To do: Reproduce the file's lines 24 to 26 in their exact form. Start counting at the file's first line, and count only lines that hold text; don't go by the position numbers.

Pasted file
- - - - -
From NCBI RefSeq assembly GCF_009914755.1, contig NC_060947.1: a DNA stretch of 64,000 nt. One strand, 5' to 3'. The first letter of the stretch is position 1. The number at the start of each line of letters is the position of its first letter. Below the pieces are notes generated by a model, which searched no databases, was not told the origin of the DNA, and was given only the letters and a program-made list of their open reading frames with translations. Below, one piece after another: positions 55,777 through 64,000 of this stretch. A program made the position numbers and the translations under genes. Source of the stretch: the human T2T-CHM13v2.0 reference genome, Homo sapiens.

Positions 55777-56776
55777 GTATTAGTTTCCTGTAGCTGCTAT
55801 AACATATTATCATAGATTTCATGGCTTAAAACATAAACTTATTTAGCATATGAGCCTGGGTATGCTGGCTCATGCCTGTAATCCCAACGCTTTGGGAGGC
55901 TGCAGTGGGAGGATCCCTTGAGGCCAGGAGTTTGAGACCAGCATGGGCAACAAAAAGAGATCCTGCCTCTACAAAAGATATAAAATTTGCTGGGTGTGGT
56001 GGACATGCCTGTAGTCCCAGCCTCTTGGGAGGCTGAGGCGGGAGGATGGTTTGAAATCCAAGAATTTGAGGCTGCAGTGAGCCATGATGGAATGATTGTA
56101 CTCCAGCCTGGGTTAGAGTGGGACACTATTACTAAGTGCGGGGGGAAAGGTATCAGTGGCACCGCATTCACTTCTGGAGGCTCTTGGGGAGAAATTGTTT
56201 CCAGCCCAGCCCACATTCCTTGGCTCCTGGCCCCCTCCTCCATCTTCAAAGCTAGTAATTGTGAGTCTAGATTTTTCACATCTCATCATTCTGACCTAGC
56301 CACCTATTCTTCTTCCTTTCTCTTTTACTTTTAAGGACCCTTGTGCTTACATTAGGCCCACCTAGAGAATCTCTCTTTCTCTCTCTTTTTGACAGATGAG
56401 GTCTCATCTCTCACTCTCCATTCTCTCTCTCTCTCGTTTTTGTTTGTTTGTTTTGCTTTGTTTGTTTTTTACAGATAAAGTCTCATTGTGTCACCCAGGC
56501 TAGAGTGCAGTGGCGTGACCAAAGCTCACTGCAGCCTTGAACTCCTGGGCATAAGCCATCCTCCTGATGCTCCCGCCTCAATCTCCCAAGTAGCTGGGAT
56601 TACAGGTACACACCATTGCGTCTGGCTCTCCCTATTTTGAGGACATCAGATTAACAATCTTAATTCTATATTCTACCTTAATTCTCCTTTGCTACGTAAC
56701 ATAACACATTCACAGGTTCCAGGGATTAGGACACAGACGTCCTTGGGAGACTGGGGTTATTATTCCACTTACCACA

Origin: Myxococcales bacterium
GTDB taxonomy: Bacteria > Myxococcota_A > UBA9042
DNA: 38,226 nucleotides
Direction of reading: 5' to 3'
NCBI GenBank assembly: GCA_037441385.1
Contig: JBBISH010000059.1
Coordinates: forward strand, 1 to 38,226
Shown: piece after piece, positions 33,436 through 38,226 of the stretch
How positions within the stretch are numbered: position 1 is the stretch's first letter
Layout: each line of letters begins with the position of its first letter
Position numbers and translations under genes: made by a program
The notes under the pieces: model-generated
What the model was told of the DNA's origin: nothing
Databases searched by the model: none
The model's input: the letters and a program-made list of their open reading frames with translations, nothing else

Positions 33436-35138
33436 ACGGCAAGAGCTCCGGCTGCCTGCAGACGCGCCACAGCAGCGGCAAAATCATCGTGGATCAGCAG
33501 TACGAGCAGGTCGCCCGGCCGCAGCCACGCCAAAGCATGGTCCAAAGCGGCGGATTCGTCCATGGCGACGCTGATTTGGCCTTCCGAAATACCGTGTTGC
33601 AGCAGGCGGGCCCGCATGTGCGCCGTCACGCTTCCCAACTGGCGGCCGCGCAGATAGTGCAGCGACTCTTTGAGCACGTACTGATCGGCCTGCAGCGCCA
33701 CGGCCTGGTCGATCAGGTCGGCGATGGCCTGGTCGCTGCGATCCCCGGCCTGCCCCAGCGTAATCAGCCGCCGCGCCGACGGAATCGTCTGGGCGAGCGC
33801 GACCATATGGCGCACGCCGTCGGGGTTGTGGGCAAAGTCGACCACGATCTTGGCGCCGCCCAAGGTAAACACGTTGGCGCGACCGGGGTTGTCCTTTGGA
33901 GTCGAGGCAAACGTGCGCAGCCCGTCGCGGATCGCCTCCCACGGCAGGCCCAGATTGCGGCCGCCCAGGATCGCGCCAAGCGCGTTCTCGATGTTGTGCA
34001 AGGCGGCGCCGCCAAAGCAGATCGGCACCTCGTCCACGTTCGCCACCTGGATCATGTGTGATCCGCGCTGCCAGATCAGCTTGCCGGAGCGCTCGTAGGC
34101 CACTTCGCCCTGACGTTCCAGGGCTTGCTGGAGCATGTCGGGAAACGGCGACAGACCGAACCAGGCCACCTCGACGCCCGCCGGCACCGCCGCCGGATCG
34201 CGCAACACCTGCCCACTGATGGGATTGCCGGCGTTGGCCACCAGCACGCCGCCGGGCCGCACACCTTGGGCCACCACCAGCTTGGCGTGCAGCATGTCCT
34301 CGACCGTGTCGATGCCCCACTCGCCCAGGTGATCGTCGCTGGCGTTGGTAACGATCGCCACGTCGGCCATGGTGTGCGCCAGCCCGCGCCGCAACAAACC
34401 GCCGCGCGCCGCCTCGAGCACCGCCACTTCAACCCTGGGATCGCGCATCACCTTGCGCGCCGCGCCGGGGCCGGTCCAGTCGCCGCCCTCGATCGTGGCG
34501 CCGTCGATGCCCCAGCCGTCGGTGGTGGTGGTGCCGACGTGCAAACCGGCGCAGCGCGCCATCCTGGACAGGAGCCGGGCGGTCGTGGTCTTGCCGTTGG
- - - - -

Position numbers and translations under genes: made by a program
The notes under the pieces: model-generated
What the model was told of the DNA's origin: nothing